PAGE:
The Nigerian government has undoubtedly made efforts to fight against the high rise of substandard private schools in the country, yet some schools keep springing up like weed.
Most parents send their children to private schools because they believe they offer quality education than state-owned schools. The main objection for the privatisation of schools was to remove the burden of the rising demands on public learning from the government.
Private education providers saw this as an opportunity to capitalize on the government’s failure at the expense of providing quality education.
The public authorities have also failed to monitor and regulate the mushrooming of schools, and this has paved way for schools without licences, hiring of untrained teachers and absence of quality education.
Likewise, most of these so-called “government approved” schools do not adhere to the operational guidelines of the state government in offering quality teaching and learning in a standardised environment.
The guiding principle for setting up primary schools in Nigeria by the ministry of education stipulates that at commencement, schools must have a minimum of a library, three VIP toilets, computer and health facilities and playground among others.
Investigation reveals most of these schools operate on their own terms and conditions. Three private schools in Ifako and one in Ketu were visited by Information Nigeria to expose substandard private schools.
Foladem Nursery and Primary School operates in a four-bedroom bungalow and a miniature building connected it. The school also serves as a tutorial centre in the evening, after school hours.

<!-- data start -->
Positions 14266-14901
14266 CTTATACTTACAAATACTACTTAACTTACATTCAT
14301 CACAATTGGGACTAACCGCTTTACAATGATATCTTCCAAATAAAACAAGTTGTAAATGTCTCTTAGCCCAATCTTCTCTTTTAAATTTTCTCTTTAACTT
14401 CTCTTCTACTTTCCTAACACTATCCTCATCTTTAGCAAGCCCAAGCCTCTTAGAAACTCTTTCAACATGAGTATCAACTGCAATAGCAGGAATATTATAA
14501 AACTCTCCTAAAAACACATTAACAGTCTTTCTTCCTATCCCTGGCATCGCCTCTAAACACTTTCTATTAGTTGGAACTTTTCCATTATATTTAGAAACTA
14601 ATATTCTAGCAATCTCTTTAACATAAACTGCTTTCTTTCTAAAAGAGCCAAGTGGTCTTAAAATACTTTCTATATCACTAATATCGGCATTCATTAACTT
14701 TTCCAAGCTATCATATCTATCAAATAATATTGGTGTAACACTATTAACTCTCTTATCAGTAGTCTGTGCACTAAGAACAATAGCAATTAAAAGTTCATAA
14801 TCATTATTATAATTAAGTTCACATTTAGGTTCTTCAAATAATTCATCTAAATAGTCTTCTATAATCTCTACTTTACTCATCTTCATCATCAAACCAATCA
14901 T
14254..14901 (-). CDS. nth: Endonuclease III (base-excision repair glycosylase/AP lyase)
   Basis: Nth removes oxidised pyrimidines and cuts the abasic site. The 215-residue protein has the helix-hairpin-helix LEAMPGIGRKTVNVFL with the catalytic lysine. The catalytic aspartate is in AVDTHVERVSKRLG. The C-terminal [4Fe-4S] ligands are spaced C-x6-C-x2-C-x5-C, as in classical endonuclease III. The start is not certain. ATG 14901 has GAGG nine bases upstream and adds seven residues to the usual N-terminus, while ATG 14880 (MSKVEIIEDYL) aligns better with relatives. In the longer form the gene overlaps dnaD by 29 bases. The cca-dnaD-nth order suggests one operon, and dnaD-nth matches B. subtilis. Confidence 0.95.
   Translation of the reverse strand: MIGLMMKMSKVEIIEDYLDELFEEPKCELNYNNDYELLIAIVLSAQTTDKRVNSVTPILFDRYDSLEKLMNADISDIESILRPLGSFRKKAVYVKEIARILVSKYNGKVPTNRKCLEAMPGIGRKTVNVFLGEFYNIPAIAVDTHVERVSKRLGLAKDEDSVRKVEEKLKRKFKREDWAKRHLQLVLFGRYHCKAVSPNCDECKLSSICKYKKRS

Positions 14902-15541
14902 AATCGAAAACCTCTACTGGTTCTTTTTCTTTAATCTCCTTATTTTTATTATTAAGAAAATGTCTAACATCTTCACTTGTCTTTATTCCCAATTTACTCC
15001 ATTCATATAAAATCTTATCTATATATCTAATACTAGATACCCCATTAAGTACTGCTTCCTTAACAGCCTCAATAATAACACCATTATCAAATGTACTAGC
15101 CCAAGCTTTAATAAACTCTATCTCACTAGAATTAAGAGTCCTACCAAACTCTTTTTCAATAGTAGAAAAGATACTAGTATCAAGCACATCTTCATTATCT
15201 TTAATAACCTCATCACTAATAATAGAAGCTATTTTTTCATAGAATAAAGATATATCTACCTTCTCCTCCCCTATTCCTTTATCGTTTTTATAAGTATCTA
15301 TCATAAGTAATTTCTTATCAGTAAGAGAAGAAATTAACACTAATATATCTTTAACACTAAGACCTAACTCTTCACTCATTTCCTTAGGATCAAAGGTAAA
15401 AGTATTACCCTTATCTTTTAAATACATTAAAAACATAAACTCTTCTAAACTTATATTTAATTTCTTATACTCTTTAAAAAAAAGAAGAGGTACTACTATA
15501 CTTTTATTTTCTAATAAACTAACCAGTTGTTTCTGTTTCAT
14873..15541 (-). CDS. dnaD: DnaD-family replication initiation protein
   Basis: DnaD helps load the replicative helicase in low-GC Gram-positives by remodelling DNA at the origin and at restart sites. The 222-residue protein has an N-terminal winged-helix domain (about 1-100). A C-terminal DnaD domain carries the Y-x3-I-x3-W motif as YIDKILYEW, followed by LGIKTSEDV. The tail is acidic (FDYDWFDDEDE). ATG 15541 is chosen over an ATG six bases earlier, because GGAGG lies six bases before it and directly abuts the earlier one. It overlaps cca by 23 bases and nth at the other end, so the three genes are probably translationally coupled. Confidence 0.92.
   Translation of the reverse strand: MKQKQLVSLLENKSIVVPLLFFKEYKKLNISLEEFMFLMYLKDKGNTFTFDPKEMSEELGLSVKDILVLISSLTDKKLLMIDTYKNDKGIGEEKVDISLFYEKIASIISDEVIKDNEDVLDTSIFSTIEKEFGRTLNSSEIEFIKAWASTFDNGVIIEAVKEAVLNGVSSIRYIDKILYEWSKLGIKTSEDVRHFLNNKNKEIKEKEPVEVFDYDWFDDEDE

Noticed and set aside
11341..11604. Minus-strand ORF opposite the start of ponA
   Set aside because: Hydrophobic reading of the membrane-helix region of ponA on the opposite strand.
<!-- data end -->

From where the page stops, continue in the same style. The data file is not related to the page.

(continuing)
Going into the school, I was greeted by a job vacancy signpost, suggesting that the school is understaffed. The painting on the building had already begun to fade and which means over the years, the school hasn’t undergone any maintenance or renovations, despite charging a development fee of 1,000 Naira per term.
One of the teachers, a young dark-skinned man, coming out of the miniature building approached me and directed me to the main building where I was asked to sit on a long wooden bench, to wait for the proprietress to attend to me.
Sitting by the corridor, also known as the reception, I could only see male teachers around. The proprietress, a woman in her 40s, who had just finished taking a class invited me into her office.
The office, clustered with plastic chairs and pile of papers on her desk, she handed me the school fees bill, while asking a couple of questions.
Asked whether after school lessons are not compulsory since the school closes by 3, proprietress said I’ll have to meet with one of the teachers to bargain the price.
Being my first time doing investigation, I left the school area without getting adequate information.
Another school, Sunjem private schools, located in a two-storey building, is partitioned in two parts. Save for the signboard, the main entrance was situated in a tight corner, making it seem like the school management is trying to hide the building.